Thursday, 28 December 2017

Another Christmas pleasure

   Matthew is a grandson that I don't see often because he lives in Michigan.  He is also our youngest grandchild- just finishing high school.
  It is always wonderful when Matthew comes prepared to tell us about the book that he is reading.  This year he was bubbling over about "Reality is Not What It Seems" by Carlo Rovelli.  Rovelli is an Italian theoretical physicist who is the founder of the loop quantum gravity theory.
  This book was recommended to Matthew by a friend of a friend, who lives in Belgium, but attends University of British Columbia, where Matthew is hoping to study engineering in 2 years.
  Matthew was excited to tell us about time being different on earth than in space.  He  is very interested in space and would one day like to work for NASA. 
  I do love covers and this cover tells me that the content of this book is in the cosmos- over our heads.  It talks about these three questions:
1. What are time and space made of?
2. Where does matter come from?
3. What is reality?
Rovelli pushes beyond what is known from Aristotle, Einstein, etc. and takes you on a journey towards new discoveries.
  Matthew can't wait to get in on that journey.  And we will avidly follow his journey.

Tuesday, 26 December 2017

Christmas gifts

socks for Christmas 2016

  The same granddaughter that decorated these socks for me last year, made some bookmarks this year.
  Who doesn't love new bookmarks?  And the pictures bring back so many memories.
book marks for Christmas 2017

And here is a picture of her. She was cooking for us when John had surgery.
Thank you Kaitlyn!

Friday, 22 December 2017

"How To Live' by Henry Alford

   What a strange book!  Strange and entertaining!
Let's agree that the cover is pathetic, but the author is a humorist and I think I missed the point. 
   The sub-title is "A Search for Wisdom from Old People".  
   A strange topic for a humorist and he certainly attacks it in a strange way. Actually, it is like a 'dog's lunch'. He goes from deep talk about 'wisdom' to uninteresting 'blathering'. His interviews with fascinating elderly people are interspersed with the continuing story of his mother and stepfather divorcing.  In fact, the divorce happened right after he interviewed them for this book on 'wisdom'.

   The first person he interviews is Granny D (Doris Haddock) who wrote a book called "Granny D: Walking Across America in my Ninetieth Year".  That is what she did - walked from Pasedena to Washington, D.C. (3200 miles). It took 14 months.  I cannot find a copy of her book but it was interesting to read about her in this book "How To Live".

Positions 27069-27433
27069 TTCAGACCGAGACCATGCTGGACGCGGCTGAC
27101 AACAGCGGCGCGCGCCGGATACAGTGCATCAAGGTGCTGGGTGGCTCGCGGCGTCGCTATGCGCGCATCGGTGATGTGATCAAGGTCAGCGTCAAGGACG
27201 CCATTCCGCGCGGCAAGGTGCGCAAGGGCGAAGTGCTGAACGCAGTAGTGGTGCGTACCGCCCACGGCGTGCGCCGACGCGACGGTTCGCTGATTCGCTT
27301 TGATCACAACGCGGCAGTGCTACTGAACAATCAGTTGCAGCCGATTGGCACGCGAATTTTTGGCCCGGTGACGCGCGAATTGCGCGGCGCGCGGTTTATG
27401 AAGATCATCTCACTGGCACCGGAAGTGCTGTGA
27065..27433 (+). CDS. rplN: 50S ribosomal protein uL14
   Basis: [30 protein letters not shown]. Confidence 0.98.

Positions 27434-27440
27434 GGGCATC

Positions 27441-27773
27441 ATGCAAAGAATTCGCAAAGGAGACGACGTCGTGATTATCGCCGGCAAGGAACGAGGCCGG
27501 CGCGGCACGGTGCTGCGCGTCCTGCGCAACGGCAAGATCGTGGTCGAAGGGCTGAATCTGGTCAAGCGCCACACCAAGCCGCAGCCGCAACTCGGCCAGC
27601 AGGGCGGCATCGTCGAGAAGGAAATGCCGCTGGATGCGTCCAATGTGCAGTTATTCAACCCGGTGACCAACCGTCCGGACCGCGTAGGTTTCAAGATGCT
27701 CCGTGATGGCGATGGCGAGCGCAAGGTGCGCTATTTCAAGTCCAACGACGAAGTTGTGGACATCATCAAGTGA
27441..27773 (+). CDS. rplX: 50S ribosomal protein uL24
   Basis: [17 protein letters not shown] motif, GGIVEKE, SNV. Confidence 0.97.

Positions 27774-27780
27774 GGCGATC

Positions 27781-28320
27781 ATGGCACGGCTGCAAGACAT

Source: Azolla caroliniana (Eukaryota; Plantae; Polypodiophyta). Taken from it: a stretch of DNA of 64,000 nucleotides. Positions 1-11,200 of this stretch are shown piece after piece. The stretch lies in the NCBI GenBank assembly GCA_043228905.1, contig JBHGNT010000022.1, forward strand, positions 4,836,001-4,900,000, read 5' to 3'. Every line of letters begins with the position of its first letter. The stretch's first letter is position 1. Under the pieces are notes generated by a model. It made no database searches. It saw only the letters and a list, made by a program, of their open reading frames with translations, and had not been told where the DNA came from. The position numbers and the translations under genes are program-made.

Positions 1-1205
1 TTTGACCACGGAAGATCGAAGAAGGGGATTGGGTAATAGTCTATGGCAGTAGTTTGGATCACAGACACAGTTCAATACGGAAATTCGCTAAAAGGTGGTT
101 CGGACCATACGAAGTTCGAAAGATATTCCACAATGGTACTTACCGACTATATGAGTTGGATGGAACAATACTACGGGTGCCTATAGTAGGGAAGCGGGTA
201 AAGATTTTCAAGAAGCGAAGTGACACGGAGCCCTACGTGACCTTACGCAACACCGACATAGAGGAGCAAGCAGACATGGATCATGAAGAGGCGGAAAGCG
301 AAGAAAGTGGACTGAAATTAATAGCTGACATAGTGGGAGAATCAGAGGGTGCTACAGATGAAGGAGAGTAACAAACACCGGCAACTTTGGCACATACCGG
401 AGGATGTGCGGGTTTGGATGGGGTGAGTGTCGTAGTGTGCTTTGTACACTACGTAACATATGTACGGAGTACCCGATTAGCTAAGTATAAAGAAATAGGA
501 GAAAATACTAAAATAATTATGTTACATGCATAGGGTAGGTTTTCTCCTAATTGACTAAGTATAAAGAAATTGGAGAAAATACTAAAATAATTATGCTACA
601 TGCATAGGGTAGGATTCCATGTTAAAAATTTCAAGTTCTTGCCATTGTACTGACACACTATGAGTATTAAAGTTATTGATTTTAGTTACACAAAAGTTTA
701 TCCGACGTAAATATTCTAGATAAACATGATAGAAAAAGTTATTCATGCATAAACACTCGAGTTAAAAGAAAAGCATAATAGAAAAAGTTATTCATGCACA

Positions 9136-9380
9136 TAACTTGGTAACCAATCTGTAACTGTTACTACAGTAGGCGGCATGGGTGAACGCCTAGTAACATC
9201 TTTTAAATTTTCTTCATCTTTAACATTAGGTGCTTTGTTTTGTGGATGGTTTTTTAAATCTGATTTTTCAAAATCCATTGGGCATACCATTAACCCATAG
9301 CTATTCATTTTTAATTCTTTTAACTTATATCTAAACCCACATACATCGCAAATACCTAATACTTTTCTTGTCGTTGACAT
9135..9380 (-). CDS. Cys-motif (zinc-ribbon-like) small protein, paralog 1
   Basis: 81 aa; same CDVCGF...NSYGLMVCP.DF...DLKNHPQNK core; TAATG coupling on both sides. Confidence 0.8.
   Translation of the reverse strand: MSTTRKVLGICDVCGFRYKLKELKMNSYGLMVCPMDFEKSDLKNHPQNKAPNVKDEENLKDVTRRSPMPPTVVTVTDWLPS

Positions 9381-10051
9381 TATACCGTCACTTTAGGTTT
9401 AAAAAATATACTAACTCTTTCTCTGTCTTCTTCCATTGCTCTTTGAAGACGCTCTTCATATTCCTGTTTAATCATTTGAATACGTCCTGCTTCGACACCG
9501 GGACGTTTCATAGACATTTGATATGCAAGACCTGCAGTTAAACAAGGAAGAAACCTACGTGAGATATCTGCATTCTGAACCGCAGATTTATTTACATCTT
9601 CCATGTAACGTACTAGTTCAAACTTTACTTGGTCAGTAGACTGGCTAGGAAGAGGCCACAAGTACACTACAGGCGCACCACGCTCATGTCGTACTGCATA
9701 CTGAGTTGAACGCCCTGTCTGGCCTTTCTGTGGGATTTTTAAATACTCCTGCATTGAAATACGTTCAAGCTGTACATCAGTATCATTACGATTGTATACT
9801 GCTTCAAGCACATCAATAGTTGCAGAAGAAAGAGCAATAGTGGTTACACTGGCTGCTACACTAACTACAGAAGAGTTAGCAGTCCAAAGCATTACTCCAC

Harold Bloom is an expert on literature.  Having taught literature at Yale for 53 years, his expertise is used to write introductions to many of the classics.  He is now 87 and living in New York.  I enjoyed reading his interview.  He taught himself to read English, Yiddish, and Hebrew by age 5.  In his youth, he was able to read 1000 pages in an hour.  Extraordinary!

Henry Alford
   And here is the author, at 45, taking on the topic of 'wisdom'.  I think he proved in this book that 'older is not necessarily wiser'.
  His research showed that there have been 8 million definitions of 'wisdom' over the course of history.
   He quoted Confucius, Buddha, Socrates.
Yes, it was a 'dog's lunch' from the sublime to the ridiculous.
"Where shall wisdom be found?"

Monday, 18 December 2017

The Boy in Striped Pyjamas

   This book is classified as 'youth fiction' and I like to devote one month to youth fiction in the library book club each year.  There is often a lot to discuss in these books.  So I read it as a possible book selection for next year.

   Bruno is 8 years old and very unhappy about leaving his home in Berlin to move to a new residence beside "Out-with".  This is the word that Bruno hears when the adults talk about Auschwitz.  His father has just become the commandant there.
   Since there are no houses near him, Bruno watches the people on the other side of the barbed-wire fence. He is lonely and sad, and completely oblivious of his surroundings. So he wanders along the fence until he meets Shmuel, a Jewish boy his age, on the other side of the fence. Bruno is very curious and, as he develops a friendship with Shmuel, things turn disastrous.
  A very powerful story that was written in 2 1/2 days.

I have decided that the power of this book is in reading,
 too much discussion might take away from the message.

Friday, 15 December 2017

Winnie the Pooh

book club choice
  I enjoyed re-reading "Winnie-the Pooh" and was simply appreciating it as a children's story, noticing lots of things to interest children.
  The theme of friendship seemed central.  "They began to talk in a friendly way about this and that, and Piglet said, "If you see what I mean, Pooh", and Pooh said,  "It's just what I think myself, Piglet, and Piglet said, "But, on the other hand, Pooh, we must remember" and Pooh said "Quite true, piglet, although I had forgotten it for the moment".
   Friendship and silliness.  Children love to be silly.
And I was reminded of Dr. Seuss when I read this silly exchange:
"Help! Help! a Heffalump, a horrible heffalump
Help, Help! a horrible hoffalump
help! Help! hellible horralump
Help! help! a hoffable hellerump."